Yes, a scheme like this will have its costs and it may have design flaws that need to be changed. It will also have risks. It is our job in government to manage those costs and to manage those risks. Getting back to the first line that I am typing for my students, if you do not accept that CO2 is pollution then I can say to you—and I did say this to some students—you do not have to have proof to be prudent in finance. That is what the insurance industry is based on. I do not know if I am going to be run over by a car and killed but I have life insurance anyway because, if I do, it will be catastrophic for my family. I insure my house in case someone breaks in and I insure my car in case I have an accident. It is called managing risk. It is the insurance industry that has driven action on climate change since the 1980s, because it is the only industry pricing the risk of climate change, not just to households and individuals but to businesses and industries.
So taking strong and effective action on climate change—and I emphasise action that is effective—is an insurance policy in itself. That is what climate action is. I say to people who do not necessarily believe in CO2 being pollution that leads to global warming, where does the balance of risks lie? Would you put your money on it if you had to make a bet based on the available evidence? Isn't it prudent to manage our risks? Yes, it is. We need strong action on climate change because it is an insurance policy for the future of our grandchildren, as Senator Cameron so eloquently pointed out. But it is a lot more than that; it is also important for our economy.
So the crisis we face today—and I stress it is a crisis—could not have been more clearly highlighted than by CSIRO this morning when they put out their definitive report on observed changes in the long-term trends in Australia's climate. I will read to you from the section 'Future climate scenarios for Australia'. It says:
Interestingly, the CSIRO's conclusion is the same as that of the Bureau of Meteorology in answer to a question from Senator Ruston during estimates. According to the report:
The report goes on:
When I read that I understand that it is talking about the future—my future and the future of my kids. When I read that I see that it spells cost—the cost of living in this country under climate change, not the cost of my bloody electricity bills this month or next month. This is the CSIRO talking about the potential catastrophe under a future of climate change if we do not take action. We have just given billions of dollars to farmers because of drought. I have no doubt they need it, but how many more billions of dollars will go to them? How many more billions of dollars are we going to have to spend on mitigation strategies for bushfire risk or for rising sea levels? It is interesting, I have never heard the cost of climate change mentioned by the other side of the chamber in this debate. But there it is; that is what we have to do something about, folks. It is clear as daylight.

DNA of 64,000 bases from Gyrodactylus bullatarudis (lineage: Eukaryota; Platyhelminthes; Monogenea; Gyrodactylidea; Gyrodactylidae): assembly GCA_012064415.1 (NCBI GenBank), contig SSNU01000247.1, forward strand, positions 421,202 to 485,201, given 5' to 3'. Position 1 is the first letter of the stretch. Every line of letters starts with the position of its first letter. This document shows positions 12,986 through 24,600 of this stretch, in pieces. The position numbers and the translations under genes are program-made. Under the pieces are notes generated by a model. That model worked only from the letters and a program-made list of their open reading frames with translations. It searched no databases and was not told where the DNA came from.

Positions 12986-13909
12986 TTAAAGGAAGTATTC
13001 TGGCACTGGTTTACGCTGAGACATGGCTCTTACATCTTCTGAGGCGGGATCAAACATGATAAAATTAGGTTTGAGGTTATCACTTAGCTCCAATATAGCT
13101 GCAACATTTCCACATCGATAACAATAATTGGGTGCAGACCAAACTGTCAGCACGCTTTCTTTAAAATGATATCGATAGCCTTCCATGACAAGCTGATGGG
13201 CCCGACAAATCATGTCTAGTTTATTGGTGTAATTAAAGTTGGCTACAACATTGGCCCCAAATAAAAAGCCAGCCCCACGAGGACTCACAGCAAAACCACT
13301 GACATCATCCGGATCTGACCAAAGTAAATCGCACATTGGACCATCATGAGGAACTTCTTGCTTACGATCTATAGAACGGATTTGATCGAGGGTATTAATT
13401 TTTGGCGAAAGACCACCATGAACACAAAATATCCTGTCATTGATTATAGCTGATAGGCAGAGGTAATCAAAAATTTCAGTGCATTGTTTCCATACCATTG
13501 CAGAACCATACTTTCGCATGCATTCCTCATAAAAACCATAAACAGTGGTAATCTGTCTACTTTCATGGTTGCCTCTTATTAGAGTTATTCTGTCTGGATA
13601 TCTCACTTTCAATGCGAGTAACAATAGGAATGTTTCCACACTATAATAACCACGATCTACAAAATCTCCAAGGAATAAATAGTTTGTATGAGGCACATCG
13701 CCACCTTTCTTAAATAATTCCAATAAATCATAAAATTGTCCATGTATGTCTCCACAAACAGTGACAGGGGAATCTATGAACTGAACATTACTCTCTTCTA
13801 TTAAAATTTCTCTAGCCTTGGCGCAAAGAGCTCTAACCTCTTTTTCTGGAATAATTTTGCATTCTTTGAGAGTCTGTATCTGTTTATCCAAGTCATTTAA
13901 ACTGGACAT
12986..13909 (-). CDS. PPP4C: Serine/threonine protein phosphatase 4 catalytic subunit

So why are we standing here today debating whether these bills should be scrapped? There are three good reasons that I can identify. The first is the zombie spin that we saw from the Abbott government in the lead-up to the last election. Once again, Senator Cameron pointed out very eloquently the impact that the short-sighted, offensive, cynical, political opportunism of Tony Abbott, the Prime Minister, has had on the debate. I cannot think of a better example than that of Qantas. Qantas is in trouble, workers jobs are at risk, and it is the fault of the carbon tax again! The second thing I can identify is ideology, pure and simple. I was reading the IPA website last night, looking at its freedom index. I have no doubt that that is now a layer that we have to deal with under this new government: how well new regulations or policies impact the IPA's freedom index. Sometimes I cannot help thinking that their ideology has bred pure spite in the attempt to cancel some of these bills, especially that dealing with the Clean Energy Finance Corporation. Lastly, it is about special interests, about the big end of town, about being puppets on a string, having the IPA, the Business Council of Australia and the other large, vested interests in this country dictating your policy.